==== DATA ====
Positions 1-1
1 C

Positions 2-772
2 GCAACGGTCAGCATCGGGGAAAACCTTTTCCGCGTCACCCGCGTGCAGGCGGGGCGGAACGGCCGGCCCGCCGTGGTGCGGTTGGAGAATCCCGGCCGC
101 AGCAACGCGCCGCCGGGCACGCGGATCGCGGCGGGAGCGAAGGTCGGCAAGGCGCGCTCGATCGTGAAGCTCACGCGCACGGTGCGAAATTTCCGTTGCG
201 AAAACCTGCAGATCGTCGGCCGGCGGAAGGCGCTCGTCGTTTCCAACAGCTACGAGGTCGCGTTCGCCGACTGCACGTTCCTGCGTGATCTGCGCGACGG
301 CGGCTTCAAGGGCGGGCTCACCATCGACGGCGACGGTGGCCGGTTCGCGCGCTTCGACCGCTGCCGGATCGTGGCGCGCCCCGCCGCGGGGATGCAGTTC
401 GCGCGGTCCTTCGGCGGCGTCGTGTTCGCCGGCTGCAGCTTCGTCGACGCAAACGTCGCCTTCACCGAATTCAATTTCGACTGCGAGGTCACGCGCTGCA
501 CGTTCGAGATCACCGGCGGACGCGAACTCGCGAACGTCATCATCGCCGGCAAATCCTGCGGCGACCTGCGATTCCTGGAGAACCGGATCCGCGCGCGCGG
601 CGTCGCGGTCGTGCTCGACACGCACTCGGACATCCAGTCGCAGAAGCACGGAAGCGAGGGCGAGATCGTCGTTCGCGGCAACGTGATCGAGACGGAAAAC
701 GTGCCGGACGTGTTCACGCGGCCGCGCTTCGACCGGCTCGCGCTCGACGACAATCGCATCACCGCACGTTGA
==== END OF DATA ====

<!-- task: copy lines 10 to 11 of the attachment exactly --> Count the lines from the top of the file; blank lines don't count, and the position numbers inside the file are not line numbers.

601 CGTCGCGGTCGTGCTCGACACGCACTCGGACATCCAGTCGCAGAAGCACGGAAGCGAGGGCGAGATCGTCGTTCGCGGCAACGTGATCGAGACGGAAAAC
701 GTGCCGGACGTGTTCACGCGGCCGCGCTTCGACCGGCTCGCGCTCGACGACAATCGCATCACCGCACGTTGA